Hope for Reversing Stroke-induced Long-term Disability
A human protein combined with stem cell therapy has been found to repair stroke damage to the brain, according to a new USC-led study on mice
Permanent brain damage from a stroke may be reversible thanks to a developing therapeutic technique, a USC-led study has found. The novel approach combines transplanted human stem cells with a special protein that the U.S. Food and Drug Administration (FDA) already approved for clinical studies in new stroke patients. “This USC-led animal study could pave the way for a potential breakthrough in how we treat people who have experienced a stroke,” said Jim Koenig, a program director at the National Institute of Neurological Disorders and Stroke, which funded the research. “If the therapy works in humans, it could markedly accelerate the recovery of these patients.” To read more, click here.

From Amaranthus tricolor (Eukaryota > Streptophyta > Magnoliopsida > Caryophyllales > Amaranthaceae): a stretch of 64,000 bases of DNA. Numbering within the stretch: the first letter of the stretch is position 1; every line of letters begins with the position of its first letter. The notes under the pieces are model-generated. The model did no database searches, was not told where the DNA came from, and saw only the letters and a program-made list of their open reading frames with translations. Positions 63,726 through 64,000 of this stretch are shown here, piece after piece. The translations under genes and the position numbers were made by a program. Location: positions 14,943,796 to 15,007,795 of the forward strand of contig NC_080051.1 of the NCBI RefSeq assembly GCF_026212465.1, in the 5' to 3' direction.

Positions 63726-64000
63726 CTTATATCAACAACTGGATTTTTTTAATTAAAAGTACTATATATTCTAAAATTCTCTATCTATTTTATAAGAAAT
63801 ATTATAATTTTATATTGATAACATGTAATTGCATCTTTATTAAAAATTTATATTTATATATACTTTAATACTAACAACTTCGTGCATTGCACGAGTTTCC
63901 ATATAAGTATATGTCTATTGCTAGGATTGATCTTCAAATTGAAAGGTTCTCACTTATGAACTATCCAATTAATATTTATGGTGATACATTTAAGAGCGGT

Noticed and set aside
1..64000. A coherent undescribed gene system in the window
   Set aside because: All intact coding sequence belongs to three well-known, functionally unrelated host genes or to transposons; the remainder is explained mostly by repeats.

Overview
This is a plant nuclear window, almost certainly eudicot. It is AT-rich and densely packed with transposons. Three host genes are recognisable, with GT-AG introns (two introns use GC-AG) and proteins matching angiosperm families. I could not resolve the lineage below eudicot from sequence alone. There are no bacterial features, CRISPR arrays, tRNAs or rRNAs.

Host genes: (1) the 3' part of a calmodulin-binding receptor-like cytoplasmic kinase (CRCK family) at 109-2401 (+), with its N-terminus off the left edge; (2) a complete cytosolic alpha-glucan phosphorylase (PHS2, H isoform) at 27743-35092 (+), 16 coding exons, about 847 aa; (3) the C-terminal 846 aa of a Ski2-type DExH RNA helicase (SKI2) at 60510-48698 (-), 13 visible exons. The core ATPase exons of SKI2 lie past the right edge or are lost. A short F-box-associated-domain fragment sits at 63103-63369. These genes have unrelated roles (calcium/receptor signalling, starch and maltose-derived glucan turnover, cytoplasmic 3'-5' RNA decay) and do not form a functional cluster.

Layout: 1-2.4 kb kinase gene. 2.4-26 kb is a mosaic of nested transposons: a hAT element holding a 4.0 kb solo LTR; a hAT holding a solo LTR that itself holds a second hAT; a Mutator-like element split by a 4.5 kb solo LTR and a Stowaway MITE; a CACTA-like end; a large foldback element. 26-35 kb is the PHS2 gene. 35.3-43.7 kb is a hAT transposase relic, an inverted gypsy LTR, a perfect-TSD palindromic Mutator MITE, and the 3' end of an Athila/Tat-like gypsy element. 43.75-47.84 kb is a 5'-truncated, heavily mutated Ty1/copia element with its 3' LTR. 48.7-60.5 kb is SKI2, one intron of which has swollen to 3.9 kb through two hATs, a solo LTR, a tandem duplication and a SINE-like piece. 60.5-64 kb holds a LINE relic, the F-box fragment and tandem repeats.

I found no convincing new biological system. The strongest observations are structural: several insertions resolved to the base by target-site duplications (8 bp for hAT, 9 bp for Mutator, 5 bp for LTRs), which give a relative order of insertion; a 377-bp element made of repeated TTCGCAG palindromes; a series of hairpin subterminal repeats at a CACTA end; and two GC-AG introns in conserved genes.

GOODMAN Oral Board Preparation Course Tumor
Nov. 1-3, 2017; Glendale, Ariz.
Computer Assisted Radiology and Surgery 31st International Congress and Exhibition
June 20-24, 2017; Barcelona, Spain
2017 New England Neurological Society Annual Meeting
June 22-24, 2017; Chatham, Mass.
June 29-30, 2017; Germany
2nd International Conference on Spine and Spinal Disorders
July 24-26, 2017; Rome, Italy